THE BOOK OF PROVERBS
A CHAPTER A DAY
This chapter sets out such a beautiful image of human life that I wish it were true. Unfortunately it is not. Good things happen to bad people, and bad things to good people. There are indeed rewards for wisdom and goodness, sometimes. Sometimes also there are no rewards, but in fact misfortunes. The same common sense that helps a person love a decent life sees that the promised blessings are frequently absent. At present many good people are dying of Covid 19, while many corrupt rascals live on.
So how can this teaching be rescued from its obvious refutation by life?
1. We can say that God’s blessing on wise and decent people is real but not material.
2. We can say that although God’s blessing does not free good people from catastrophe it does give communities strength and resilience. (This does not take account of Auschwitz)
3. We can say, like Job’s comforters,. that those who suffer are secret sinners.
4. We can say, like Jesus, that there are rewards for goodness in this world, but that many of them are in the world to come.
5. We can say that this pretended wisdom is mince.
Sometimes I incline to 5, but more often to 4, which basically says that although we may sometimes be unable to see God’s blessing, we should behave as if it is real and we will ultimately find that it is. Jesus for example told his disciples that even in this life they would be blessed by being part of a community of brothers and sisters, while in the world to come they would have eternal life.
The Book of Job in the Bible, however, is a clear refutation of the morality set out in this chapter. And yet, it is beautiful because even in an unfair world, wisdom is better than stupidity, as citizens of the USA are discovering. The aggressive stupidity of their president stands in sharp contrast to the ways of wisdom: her ways are ways of pleasantness and all her paths are peace – a lovely phrase which well describes some of the lovely people I have known. Maybe we can be content to observe that the greater the number of those who act upon it, the truer it becomes.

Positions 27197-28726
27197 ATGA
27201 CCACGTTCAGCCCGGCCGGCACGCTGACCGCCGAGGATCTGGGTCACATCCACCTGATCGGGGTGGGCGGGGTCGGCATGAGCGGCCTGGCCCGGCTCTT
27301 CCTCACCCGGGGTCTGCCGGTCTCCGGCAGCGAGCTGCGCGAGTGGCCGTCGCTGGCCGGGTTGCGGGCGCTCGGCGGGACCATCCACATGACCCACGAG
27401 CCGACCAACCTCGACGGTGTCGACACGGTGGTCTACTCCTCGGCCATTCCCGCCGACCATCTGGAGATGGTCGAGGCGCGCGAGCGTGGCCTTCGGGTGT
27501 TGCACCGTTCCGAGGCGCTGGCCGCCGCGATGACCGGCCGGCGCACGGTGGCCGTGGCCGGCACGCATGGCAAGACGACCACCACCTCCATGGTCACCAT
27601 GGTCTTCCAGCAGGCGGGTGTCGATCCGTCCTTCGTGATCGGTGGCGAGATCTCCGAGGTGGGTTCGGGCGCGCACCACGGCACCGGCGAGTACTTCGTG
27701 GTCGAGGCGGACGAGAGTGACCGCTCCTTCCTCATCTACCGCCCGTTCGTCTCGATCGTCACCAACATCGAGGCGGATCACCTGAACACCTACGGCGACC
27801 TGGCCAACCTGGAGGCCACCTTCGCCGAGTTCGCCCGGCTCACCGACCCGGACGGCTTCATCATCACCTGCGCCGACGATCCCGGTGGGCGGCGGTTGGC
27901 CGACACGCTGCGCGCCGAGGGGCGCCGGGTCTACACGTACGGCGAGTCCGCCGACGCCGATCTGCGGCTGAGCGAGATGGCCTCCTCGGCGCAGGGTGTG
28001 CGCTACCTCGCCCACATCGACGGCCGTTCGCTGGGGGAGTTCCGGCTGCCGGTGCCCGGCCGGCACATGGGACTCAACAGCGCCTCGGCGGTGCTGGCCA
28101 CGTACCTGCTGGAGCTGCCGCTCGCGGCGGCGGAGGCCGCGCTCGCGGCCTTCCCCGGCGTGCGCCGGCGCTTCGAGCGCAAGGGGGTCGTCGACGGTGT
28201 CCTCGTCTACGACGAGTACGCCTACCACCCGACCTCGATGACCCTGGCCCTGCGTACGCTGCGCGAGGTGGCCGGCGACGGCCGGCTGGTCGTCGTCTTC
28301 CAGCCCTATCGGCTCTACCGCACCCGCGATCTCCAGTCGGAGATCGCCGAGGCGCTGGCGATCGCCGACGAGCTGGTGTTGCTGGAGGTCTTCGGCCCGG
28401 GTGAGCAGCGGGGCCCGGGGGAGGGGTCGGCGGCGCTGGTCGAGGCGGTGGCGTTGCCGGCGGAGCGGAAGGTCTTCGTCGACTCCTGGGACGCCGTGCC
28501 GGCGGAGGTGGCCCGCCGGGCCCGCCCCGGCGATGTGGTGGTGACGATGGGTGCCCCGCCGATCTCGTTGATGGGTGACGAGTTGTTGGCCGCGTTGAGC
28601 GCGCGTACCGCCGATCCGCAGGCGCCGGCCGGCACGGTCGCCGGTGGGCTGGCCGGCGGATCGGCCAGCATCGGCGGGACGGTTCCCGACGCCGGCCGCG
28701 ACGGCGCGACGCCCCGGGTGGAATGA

It is also described as the wisdom by which God creates the universe. The book of Job accepts this, but adds that God’s creativity is beyond human understanding, so we should not get above ourselves. I appreciate the humility this requires but in my sinful stubbornness I am reluctant to accept that I shouldn’t at least try to understand what God is doing. How can I call it wise, unless I understand it to some degree?
I have of late been impressed by the kind of thinking which is based on the work of Alfred North Whitehead, which sees God as committed to the processes of the universe, as a persuasive partner rather than an omnipotent monarch. He states that greatest discovery in philosophy is that of Plato and Jesus, that goodness works by persuasion rather than force. As such, God cannot go for immediate results but must engage with and suffer with the processes of the universe as they are guided towards perfection. This seems to me to assist an understanding of the wisdom described in the Book of Proverbs.